50 Years Later, Looking Back at the Internet's Birth

Date Duration
 November 5th  60 min

This year marks the 50th anniversary of the first packet sent over the Internet, an event that took place at the University of California Los Angeles (UCLA) on October 29, 1969. The message was sent over the ARPANET, from a computer at the UCLA to another at the Stanford Research Institute.

This four-node network provided early proof of the efficiency of packet-switching technology.

To commemorate this milestone, LACNIC invites members of the Internet community to join the webinar that will be held this 5 November at 14:00 (UTC-3) with the participation of very special guests and leaders in this area.

Speakers

Charles Kline

He is a computer scientist who studied at UCLA under Leonard Kleinrock. Kline played a role in installing an IMP (precursor to the modern-day router) which enabled packet switching to function on ARPANET. Kline sent the first successful message on ARPANET: the message was the word "login".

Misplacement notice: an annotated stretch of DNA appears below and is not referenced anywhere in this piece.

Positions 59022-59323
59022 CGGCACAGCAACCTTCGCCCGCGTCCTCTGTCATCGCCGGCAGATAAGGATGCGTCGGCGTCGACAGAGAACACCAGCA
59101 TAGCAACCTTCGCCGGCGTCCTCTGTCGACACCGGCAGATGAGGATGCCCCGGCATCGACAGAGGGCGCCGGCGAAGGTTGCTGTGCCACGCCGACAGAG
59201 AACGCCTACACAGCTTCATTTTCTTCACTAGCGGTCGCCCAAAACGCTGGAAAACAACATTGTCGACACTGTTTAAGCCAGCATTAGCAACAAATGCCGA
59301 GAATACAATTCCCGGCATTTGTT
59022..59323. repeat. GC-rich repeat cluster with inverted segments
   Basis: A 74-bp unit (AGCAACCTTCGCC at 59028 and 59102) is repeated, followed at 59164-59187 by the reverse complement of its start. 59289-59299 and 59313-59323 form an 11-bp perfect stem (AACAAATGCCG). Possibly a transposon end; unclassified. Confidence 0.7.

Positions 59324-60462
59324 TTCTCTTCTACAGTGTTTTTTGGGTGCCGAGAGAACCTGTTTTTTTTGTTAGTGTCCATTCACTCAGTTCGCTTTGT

Leonard Kleinrock

American engineer and computer scientist, who made several important contributions to the field of computer networking, in particular to the theoretical side of computer networking. He also played an important role in the development of the ARPANET. He works as a professor of computer science at UCLA.

Steve Crocker

He has worked in the Internet community since its inception. Steve was the leader of the Network Working Group that led to the ARPANET Host-Host and application protocols.

Program

17:00 UTC

Welcome and Opening Remarks

Oscar Robles, LACNIC CEO

17:10 UTC

Panel: Celebrating the Internet's 50th Anniversary

Moderator: Carlos Martínez, LACNIC

Panelists:

  • Charles Kline
  • Leonard Kleinrock
  • Steve Crocker

17:55 UTC

Q&A

 

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